Industry News

Scottish Rugby accused over Ticketmaster ‘conflict of interest’ 

Scotland Rugby (SRU) is failing to prevent Ticketmaster from inflating ticket prices on its secondary platforms, according to an industry expert.

Both Seatwave and GetMeIn!, which are owned by Ticketmaster, have offered rugby tickets for huge mark-ups for several of Scotland’s 2018 Six Nations games, according to a report in the Daily Record newspaper.

Two tickets for the team’s match against England were listed on Seatwave for £2,125.98 – more than 10-times their face value of £100 (€113/$134) each. The resale marketplace also charged a £326.98 booking fee for the pair of tickets.

SRU Ticketmaster

While the governing body severed its ties with Viagogo in September after initially defending its relationship with the controversial secondary ticketing site, it must do more, according to Reg Walker, from The Iridium­Consultancy.

“This is very much a conflict of interest and I’m surprised the SRU didn’t use their leverage to get Ticketmaster to agree not to list Scotland tickets on their secondaries.

“Ticketmaster’s managing director Andrew Parsons actually stated at a Fan Fair Alliance conference that where event organisers request they do not list, they do not list.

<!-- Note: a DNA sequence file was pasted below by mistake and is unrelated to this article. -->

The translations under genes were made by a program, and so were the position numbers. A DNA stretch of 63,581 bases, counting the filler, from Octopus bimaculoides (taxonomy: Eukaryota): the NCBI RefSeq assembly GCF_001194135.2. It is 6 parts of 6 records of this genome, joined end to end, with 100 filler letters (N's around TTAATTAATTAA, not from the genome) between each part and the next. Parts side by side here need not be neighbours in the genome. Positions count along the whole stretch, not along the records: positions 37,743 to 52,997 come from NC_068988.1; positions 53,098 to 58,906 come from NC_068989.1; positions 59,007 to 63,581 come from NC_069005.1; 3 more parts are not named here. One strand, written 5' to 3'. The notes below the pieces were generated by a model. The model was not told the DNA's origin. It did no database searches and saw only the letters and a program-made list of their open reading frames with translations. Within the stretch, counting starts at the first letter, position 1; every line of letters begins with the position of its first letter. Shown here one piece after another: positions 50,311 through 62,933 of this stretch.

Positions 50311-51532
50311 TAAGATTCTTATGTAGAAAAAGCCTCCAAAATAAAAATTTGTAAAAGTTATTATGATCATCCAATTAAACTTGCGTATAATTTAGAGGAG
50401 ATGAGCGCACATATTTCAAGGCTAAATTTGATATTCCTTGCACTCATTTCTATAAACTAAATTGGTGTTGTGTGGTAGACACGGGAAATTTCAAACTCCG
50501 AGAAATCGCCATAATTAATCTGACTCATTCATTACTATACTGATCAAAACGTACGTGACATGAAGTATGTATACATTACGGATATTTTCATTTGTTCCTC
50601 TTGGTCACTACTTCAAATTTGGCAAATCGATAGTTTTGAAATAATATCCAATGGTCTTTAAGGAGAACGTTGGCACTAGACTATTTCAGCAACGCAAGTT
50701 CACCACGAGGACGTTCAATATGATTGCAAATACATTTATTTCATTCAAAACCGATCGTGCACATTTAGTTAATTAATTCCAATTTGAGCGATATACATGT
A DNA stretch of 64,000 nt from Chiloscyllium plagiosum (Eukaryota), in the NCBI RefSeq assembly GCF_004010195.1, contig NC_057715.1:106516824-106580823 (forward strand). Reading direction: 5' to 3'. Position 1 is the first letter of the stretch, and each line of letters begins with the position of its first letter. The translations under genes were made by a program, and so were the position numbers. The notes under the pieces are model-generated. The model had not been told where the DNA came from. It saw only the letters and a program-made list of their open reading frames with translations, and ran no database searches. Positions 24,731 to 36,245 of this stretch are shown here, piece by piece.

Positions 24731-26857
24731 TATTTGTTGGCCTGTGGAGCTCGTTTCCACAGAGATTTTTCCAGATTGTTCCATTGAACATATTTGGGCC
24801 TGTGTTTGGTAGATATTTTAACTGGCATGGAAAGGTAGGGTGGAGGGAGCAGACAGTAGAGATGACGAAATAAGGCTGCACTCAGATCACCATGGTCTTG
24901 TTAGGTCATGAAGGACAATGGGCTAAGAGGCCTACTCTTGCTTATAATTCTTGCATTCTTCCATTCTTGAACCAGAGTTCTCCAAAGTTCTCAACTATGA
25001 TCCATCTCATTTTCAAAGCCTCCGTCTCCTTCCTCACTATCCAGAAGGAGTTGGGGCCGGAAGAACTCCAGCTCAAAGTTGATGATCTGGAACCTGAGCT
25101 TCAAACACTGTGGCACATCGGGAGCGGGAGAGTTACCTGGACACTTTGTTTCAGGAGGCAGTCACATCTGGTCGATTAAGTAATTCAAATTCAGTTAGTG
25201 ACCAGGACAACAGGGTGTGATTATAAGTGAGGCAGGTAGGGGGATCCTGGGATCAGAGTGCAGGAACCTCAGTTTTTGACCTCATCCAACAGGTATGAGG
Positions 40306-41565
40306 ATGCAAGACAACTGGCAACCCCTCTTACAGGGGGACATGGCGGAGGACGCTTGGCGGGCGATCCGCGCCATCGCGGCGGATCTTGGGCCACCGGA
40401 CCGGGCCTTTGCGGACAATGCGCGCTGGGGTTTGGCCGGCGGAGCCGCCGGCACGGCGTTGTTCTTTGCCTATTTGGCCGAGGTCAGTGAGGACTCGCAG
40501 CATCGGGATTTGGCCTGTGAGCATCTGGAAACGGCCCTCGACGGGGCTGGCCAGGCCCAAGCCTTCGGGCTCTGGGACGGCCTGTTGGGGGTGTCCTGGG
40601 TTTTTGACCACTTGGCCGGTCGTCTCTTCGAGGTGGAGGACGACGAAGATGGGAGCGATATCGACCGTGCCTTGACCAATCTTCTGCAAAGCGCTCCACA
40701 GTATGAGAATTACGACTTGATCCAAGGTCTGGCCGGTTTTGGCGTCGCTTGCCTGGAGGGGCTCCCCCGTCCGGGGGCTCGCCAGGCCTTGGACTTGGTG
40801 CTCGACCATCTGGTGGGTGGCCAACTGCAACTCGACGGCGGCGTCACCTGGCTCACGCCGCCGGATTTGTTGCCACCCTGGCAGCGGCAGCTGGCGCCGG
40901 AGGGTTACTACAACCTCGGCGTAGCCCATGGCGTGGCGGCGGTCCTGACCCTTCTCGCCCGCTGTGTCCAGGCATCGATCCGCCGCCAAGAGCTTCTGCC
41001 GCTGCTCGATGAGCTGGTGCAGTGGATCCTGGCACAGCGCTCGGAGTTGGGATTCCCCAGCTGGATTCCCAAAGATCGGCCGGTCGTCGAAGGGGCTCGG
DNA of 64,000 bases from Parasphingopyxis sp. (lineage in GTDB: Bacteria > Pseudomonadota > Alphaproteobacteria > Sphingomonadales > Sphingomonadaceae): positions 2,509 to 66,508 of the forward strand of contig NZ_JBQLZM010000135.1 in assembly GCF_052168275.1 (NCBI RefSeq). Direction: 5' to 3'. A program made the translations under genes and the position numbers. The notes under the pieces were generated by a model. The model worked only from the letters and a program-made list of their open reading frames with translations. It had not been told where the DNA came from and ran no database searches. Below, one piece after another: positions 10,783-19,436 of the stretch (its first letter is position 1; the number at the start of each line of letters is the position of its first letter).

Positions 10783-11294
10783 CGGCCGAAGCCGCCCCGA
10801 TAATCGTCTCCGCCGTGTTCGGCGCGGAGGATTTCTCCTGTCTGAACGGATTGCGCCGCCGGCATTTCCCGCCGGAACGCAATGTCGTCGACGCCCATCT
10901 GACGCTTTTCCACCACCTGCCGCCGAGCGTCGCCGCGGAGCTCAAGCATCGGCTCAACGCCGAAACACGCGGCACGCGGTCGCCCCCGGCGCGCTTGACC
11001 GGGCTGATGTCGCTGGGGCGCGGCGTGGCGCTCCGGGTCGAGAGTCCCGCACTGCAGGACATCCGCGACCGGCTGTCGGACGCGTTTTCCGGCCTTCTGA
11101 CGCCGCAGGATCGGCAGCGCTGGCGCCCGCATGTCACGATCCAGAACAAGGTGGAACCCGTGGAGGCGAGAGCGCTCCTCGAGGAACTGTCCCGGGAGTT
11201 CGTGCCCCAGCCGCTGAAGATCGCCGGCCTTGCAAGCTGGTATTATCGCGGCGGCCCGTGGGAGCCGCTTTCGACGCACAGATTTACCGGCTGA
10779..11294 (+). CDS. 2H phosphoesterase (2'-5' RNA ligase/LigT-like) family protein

“Iron Maiden asked them not to list – they didn’t list. Other artists have struck a similar agreement. So the SRU have let down fans here.”

The Record reports that £95 tickets for France’s match-up against Scotland at Murrayfield are listed on Seatwave for £1,417. Similarly, GetMeIn! has been advertising two £100 tickets for the England match for £1,297.96 – more than six-and-a-half times their face value.

Walker added: “Ticketmaster own Seatwave and Get MeIn! So how can the SRU allow them to get away with fans being ripped off like this? Ticketmaster cannot, on the one hand, sell tickets with very stringent terms and conditions attached over resale – then, at the same time, facilitate a breach of those terms and conditions. It’s a nonsense.

“The SRU need to say to Ticketmaster, ‘Do you mind not allowing listings on your secondary sites’. If they don’t, they’re failing their supporters.”